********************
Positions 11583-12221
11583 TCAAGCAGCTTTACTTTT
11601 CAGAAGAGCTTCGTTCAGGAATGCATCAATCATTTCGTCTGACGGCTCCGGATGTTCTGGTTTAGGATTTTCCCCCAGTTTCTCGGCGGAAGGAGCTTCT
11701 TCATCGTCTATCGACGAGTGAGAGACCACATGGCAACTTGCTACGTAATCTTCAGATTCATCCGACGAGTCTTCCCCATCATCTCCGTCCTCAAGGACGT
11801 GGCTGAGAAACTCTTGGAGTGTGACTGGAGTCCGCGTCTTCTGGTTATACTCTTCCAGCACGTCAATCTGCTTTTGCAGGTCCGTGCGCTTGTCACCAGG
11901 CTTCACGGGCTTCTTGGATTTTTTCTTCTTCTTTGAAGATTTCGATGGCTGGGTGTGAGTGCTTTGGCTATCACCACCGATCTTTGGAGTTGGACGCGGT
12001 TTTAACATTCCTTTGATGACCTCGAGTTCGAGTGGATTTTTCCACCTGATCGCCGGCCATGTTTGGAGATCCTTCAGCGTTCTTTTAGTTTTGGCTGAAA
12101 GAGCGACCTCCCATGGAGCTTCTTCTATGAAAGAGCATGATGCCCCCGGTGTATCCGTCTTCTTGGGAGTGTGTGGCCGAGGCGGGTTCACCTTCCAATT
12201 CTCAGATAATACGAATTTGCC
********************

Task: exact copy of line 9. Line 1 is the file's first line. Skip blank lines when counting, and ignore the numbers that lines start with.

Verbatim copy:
12201 CTCAGATAATACGAATTTGCC